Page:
One reason carbon prices are difficult to implement is that they might impose high costs on poor and vulnerable households. In response, studies often highlight that recycling revenues through cash transfers can render carbon pricing reforms progressive. This neglects that existing cash transfer programs target households from low-income groups often imperfectly and that impacts of a carbon price are heterogeneous within income groups. In this study, we analyze the role of existing cash transfer schemes to alleviate the distributional effects of carbon pricing in 16 Latin American and Caribbean countries. We find carbon pricing to be regressive in 11 countries, and progressive in 5, and show that differences within income groups exceed differences between them. Beyond total household expenditures, car ownership and cooking fuel explain the variance in carbon pricing impacts. We show that households who are most affected by carbon pricing, some of them poor, do not necessarily have access to existing cash transfer programs. Governments aiming to compensate households may broaden coverage of existing cash transfer programs or consider complementing instruments such as in-kind transfers or removing existing distortionary taxes.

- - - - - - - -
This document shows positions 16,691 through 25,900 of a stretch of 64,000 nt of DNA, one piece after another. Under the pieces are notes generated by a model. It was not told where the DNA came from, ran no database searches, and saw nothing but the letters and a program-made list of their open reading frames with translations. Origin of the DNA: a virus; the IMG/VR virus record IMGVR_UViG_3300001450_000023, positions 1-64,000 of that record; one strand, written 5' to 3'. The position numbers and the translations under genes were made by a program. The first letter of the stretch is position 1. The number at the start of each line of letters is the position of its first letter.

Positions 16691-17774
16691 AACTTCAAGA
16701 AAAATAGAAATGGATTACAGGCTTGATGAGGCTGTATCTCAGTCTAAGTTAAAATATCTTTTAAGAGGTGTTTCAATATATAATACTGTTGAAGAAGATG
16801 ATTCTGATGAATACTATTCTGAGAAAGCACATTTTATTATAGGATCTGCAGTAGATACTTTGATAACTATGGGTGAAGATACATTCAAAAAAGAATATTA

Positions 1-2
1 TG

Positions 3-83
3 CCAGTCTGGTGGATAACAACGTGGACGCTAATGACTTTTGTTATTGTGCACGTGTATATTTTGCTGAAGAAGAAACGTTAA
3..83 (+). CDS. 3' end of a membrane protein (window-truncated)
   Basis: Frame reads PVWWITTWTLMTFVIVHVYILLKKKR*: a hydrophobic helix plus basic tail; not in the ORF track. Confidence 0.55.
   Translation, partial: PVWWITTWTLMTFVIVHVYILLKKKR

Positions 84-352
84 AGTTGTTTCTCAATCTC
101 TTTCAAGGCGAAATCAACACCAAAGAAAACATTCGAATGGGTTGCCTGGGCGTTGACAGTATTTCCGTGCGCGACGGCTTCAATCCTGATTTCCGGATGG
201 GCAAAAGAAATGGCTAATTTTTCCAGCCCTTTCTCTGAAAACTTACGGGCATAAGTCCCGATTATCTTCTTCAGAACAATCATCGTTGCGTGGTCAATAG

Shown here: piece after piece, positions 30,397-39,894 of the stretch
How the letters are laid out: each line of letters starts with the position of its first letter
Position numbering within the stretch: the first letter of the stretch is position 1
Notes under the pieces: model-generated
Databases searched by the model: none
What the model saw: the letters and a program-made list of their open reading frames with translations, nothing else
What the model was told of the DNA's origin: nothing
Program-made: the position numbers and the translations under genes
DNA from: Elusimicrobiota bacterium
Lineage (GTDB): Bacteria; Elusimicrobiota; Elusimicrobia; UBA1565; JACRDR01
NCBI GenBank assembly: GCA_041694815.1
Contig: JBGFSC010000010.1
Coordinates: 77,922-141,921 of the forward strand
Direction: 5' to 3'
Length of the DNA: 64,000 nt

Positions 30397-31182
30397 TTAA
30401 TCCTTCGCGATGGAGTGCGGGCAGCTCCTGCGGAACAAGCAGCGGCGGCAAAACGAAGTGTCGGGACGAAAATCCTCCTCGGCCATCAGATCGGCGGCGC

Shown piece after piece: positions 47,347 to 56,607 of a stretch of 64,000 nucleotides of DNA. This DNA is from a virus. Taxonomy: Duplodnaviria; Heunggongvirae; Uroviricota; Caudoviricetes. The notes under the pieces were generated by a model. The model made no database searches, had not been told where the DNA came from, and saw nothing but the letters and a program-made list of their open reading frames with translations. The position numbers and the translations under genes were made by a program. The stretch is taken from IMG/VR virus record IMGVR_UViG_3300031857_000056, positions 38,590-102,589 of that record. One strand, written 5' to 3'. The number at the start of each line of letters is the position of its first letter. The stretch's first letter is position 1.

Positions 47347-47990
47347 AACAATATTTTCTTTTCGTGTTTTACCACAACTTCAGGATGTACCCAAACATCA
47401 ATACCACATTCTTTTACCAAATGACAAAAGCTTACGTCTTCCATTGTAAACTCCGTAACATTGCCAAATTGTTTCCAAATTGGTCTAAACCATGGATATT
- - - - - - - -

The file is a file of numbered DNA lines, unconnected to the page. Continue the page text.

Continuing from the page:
Keywords: Carbon Pricing; Climate Mitigation; Energy Poverty; Social Acceptability; Tax Incidence